Bluetooth headsets are quite a craze. Just visit the Dubai Financial Centre and you will see what I mean *wink*. But I have never been game for them. They are small, cause my ears to twitch and look rather ridiculous on my large head. Plus, there aren’t many ‘normal’ double cup Bluetooth headsets, and if there are, they are either uncomfortable, have a stupid design or are just several hundred more than what I can allow myself to pay for them.
Arctic is looking to step into that gap with their P311 bluetooth stereo headset. They are quite normal looking, has Bluetooth compatibility with most phones and laptops and is priced at a decent $38 as well. Now, I must admit that whenever someone mentions ‘Arctic’, I go “the paste guys!”, and so I never knew they concentrated on products other than pastes and coolers. Does anybody find it ironic that a company known for reducing noise is endeavoring in delivering high quality sound?
Anyway, like most Arctic products the P311 comes in a nice sliver see-through paper box that amply showcases the stuff you are going to get. The package contains an instruction paper, the headsets, a USB cable and a hard nylon carrying case. A nice touch if you plan to use the product on the go.
The P311 features a super-aural, over the ear design. They are extremely light, though they feel slightly cheap and I believe I can snap the cups off if I apply some pressure. That’s not to say the build quality is poor, it just feels that way in your hands. The left ear cup is devoid of any controls, with the right cup having the volume and the rewind and forward keys. On a comfort level, they fit snuggly over my ears and caused no pain in most wears. But with like any headset, there is always the one ear that remains slightly edgy and the P311 is no different. I have had to repeatedly fix the placement to hit that sweet spot but was quite comfortable once I managed to pass that hurdle. That said I also found myself hesitant to freely move my head, sometimes at the cost of making foolish robotic movements. The problem is, and as it could be with any over the ear design, you cannot look above head level before the headsets starts trudging on your ears.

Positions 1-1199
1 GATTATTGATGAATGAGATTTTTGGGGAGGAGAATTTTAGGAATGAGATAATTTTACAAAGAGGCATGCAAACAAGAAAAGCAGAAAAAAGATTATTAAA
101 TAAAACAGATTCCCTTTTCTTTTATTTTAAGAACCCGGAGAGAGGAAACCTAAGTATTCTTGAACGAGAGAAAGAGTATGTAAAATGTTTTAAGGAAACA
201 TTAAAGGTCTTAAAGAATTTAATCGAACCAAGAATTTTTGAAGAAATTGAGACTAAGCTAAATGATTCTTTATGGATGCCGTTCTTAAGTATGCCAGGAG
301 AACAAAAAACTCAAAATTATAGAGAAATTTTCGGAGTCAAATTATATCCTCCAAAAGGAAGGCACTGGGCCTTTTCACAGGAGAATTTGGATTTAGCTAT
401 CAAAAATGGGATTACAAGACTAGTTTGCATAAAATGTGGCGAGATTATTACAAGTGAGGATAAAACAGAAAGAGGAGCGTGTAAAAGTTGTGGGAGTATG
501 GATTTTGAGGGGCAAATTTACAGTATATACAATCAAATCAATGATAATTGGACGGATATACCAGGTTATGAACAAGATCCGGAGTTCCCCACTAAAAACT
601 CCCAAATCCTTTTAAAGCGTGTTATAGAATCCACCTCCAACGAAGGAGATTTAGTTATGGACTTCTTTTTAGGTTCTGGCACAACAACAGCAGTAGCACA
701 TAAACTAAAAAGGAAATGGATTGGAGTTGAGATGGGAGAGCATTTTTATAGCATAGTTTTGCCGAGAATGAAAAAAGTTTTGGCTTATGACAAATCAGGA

Pairing with the iPhone was simple and straight forward. You are required to the hold the large middle button on the right cup till the blue LED starts flashing. After that it was a matter of searching for the device on my phone and hitting connect.
For a headset as small and fragile-feeling as the P311, the sound quality was quite a surprise. I have used them for podcasts, music, games and to watch movies and have come to appreciate the full sound and excellent noise cancelling (though the latter may not be a good thing when on the drive). Of course, you will have to lower your standards as it cannot compete with proper specialized headphones, but in its class and it delivers superbly. The only complaint I have is that the sound crackles at max volume but unless you are trying to drown out cribbing wife or whiny kids, you shouldn’t max it anyway. It causes terrible headaches.
Call quality was a different matter, however. There is sufficient background hiss and makes the voice quality sound botchy, especially in a noisy place. Of course, you can turn the volume down but it also makes voice volume low too. What’s even worse is that the caller can hear the hiss as well. My suspect is the built-in mic not doing a great job with noise cancelling but it could also be the Bluetooth as well. That said, the call quality was never bad and honestly, since I will be using it only in my car, I can live with the hiss as I never had trouble understanding what the caller was saying.
In conclusion, I would say the Arcitc Sound P311 is a great choice if you plan to use it mainly for music and movies. However, if you are looking to replace them with your regular Bluetooth headset, and are finickky about call quality, they may not offer the best performance. For the less finicky among us, the P311 is a decent all-round choice at $38.